This introductory tour of Cambridge covers a range of ‘uncomfortable’ histories, from the tensions between town and gown, to the legacies of empire, the effects of racial inequality, the gender dynamics and discriminations that shaped the city and the university.
These walking tours are talking tours: the guides will lead participants around the city and ask questions to spark respectful conversations inspired by the built environment.
What should we do with controversial statues?
How should nations teach their histories?
Who has access to university education?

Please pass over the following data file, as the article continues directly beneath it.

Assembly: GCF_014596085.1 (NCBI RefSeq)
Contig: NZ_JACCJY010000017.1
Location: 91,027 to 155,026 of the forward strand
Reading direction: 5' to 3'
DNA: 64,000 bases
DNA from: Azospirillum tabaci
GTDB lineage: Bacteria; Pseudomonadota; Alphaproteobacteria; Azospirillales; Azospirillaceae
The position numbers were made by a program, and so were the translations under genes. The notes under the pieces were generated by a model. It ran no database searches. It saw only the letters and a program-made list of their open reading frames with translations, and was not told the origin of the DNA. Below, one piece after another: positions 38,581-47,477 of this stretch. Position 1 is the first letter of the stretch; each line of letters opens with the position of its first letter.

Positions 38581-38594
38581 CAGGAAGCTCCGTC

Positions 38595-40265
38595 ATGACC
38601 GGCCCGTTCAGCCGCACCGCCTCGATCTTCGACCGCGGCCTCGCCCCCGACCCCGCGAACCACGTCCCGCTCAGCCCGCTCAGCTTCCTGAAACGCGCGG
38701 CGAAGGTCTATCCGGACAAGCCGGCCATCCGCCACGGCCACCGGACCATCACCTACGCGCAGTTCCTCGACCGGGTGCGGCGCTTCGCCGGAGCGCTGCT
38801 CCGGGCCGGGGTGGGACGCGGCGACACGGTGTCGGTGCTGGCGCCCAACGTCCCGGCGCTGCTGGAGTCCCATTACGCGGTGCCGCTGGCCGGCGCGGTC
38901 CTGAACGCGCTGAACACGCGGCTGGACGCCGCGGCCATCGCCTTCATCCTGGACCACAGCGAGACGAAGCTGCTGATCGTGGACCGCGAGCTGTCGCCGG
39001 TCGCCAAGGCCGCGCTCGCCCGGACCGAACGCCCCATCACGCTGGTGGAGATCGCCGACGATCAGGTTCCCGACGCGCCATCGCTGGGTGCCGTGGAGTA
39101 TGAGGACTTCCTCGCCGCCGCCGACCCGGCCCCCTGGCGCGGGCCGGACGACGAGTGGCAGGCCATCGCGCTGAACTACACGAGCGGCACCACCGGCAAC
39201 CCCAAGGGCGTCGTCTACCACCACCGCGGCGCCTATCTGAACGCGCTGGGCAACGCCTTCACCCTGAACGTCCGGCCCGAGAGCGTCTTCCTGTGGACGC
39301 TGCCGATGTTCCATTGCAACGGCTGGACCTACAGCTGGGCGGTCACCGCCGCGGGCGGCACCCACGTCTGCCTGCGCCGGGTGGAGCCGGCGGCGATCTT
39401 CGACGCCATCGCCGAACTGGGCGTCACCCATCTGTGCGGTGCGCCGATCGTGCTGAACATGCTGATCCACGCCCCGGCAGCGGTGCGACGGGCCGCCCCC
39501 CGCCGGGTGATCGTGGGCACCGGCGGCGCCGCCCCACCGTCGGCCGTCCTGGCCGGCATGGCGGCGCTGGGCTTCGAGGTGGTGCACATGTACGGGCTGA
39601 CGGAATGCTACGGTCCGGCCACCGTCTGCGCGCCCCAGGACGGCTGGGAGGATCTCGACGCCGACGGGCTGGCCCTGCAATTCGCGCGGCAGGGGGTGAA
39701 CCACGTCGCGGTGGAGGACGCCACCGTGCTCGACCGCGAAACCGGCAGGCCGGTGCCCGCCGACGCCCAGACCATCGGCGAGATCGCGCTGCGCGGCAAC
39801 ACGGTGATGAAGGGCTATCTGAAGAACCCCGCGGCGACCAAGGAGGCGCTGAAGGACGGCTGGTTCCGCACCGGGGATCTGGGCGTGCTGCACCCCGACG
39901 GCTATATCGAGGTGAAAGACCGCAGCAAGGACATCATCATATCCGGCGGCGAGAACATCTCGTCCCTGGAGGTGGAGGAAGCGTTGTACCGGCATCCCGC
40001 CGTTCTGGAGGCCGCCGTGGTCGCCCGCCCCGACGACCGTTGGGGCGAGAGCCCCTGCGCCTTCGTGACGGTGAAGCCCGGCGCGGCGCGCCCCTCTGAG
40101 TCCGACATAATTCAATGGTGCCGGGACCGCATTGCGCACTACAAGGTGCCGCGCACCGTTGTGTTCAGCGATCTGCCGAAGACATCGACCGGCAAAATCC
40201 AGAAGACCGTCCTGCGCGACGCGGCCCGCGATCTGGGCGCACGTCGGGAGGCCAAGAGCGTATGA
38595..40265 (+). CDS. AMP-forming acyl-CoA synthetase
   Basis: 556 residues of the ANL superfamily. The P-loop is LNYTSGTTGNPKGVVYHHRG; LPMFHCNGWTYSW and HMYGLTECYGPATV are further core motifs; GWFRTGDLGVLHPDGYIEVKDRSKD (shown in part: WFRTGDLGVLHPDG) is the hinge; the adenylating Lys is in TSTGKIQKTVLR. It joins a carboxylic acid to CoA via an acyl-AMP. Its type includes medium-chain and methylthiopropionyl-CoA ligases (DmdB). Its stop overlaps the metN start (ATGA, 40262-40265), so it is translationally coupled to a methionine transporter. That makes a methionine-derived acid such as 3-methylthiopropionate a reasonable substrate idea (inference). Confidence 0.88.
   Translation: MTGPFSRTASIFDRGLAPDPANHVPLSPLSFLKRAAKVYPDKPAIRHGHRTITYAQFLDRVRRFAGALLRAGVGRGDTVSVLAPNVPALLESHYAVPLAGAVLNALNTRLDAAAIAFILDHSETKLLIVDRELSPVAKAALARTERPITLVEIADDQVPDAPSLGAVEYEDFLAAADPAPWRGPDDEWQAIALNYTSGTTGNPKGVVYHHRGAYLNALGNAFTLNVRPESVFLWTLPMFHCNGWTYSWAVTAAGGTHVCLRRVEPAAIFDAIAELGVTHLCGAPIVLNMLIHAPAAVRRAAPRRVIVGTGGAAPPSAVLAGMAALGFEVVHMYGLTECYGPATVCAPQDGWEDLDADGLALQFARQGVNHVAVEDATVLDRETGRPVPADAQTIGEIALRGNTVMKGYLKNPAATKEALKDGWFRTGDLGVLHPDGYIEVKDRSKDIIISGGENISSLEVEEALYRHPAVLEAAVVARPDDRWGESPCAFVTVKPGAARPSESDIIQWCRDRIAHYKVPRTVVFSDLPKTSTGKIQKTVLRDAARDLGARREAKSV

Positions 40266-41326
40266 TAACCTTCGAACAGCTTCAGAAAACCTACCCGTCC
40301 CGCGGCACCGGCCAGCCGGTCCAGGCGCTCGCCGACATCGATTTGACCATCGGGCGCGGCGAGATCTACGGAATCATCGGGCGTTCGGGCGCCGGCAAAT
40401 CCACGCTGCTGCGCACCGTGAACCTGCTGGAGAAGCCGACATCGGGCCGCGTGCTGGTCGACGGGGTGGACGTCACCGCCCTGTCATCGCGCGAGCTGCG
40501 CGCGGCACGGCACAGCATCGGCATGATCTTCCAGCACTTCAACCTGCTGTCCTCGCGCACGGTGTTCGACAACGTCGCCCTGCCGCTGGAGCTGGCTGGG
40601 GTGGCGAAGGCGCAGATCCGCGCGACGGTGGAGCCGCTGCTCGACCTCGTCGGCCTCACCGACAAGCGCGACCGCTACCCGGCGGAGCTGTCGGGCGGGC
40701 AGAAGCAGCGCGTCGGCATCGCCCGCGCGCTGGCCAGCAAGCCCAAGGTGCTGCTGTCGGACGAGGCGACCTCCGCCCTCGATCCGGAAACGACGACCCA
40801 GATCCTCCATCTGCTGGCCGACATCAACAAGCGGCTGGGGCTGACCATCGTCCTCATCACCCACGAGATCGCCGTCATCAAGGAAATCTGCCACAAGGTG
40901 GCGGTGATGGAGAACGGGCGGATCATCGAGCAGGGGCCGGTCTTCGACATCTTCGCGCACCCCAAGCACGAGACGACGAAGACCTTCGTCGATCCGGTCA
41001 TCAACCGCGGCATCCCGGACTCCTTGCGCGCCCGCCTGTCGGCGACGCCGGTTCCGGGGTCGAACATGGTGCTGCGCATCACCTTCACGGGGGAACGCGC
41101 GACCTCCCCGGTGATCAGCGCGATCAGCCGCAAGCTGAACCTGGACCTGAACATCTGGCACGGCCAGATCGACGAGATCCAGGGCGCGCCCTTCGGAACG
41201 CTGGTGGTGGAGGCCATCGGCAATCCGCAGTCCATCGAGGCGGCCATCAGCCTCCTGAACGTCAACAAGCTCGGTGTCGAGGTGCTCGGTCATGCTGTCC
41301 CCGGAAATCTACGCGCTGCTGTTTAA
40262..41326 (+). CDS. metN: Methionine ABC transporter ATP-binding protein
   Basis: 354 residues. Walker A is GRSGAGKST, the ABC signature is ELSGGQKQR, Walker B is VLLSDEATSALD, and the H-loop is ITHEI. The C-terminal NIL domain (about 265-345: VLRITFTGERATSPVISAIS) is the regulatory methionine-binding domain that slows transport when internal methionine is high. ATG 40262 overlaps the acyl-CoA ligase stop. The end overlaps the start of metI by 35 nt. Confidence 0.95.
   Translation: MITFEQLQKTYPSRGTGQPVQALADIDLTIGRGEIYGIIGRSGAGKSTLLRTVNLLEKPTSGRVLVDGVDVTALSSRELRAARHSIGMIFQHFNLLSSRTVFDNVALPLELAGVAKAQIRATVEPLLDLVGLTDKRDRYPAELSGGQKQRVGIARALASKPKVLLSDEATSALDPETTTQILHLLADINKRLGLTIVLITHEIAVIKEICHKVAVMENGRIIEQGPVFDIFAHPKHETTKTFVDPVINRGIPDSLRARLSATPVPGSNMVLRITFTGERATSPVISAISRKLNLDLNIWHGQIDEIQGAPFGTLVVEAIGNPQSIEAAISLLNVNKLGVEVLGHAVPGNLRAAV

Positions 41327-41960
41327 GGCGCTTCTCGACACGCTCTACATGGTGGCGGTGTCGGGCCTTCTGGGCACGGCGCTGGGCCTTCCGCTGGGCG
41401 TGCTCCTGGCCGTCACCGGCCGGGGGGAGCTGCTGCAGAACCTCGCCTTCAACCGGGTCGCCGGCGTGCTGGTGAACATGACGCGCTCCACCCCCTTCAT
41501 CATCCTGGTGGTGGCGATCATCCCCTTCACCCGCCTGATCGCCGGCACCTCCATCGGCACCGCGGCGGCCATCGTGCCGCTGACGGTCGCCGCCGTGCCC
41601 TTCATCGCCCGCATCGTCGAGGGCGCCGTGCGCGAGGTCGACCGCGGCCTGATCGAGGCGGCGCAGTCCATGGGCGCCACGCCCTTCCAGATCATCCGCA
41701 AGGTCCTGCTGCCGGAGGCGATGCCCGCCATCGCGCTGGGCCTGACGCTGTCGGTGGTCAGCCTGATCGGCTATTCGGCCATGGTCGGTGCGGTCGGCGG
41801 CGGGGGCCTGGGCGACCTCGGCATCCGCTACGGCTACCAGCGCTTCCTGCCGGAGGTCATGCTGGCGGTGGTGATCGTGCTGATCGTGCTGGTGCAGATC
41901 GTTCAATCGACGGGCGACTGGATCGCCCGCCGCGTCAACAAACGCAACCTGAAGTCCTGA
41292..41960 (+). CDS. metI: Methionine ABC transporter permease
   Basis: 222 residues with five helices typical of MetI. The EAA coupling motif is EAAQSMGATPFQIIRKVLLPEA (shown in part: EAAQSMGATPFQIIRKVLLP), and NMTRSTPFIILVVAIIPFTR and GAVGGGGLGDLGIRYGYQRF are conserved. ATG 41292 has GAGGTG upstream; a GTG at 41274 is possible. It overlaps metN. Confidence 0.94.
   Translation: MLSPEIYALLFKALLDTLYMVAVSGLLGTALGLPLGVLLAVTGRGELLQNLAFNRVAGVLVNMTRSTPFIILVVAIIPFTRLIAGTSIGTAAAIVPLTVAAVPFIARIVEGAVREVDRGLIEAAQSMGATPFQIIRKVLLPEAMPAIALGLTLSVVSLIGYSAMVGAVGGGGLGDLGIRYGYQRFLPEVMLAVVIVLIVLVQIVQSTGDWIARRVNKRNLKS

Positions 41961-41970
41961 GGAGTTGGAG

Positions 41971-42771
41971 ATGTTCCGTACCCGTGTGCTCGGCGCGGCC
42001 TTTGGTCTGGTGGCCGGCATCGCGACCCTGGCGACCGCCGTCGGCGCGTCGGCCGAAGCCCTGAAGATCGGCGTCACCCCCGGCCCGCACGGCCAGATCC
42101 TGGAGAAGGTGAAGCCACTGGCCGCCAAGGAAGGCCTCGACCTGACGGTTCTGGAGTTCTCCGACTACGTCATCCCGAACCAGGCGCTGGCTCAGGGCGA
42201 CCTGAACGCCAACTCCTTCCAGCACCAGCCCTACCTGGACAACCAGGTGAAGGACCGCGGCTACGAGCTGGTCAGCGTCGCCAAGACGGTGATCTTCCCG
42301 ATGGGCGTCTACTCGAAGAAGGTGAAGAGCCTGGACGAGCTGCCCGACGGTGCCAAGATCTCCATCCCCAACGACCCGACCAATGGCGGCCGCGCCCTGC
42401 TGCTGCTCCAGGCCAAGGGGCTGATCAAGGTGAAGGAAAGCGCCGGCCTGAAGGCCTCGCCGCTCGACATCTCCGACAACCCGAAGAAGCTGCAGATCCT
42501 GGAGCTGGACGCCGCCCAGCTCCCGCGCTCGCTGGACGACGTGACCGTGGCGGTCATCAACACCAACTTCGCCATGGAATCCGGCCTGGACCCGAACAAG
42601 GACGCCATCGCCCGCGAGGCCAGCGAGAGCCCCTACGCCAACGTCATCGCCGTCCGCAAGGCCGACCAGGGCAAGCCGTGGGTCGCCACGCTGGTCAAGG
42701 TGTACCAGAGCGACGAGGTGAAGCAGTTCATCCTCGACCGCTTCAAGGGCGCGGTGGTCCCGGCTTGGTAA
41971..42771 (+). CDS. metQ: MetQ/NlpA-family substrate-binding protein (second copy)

The tour starts at the most iconic Camrbdige view, outside King’s College Chapel, to introduce participants to the violent context of the creation of the University. It then continues to the Great St Mary’s Church to talk about the historical destruction of archives, and how the violent confrontation in the past between townspeople and a privileged population of students has obscured what we know about the origins of the University. Participants will continue down Cambridge’s small cobblestone streets to the back of the Old Schools and discuss the increasingly global sources of wealth and power going back to the University, through the involvement of major donors in the slave trade. Local conflicts also benefited the town, as during the English Civil War with Cambridge as the seat of the Parliamentarian Cromwellian armies – looking back from “the Backs’, the group will start a conversation on the divided memory about Cromwell’s rule, in England but also in other parts of the world. The tour will then continue further away to the city centre to address the gendered geography of the city and the place of women in an historically masculine academic environment. Over the last few stops, the group will also discuss the question of diversifying the student body and the importance of representation, the complex question of reparations in the aftermath of empire, and the ways in which histories of sexuality have evolved, from persecution to belated celebration.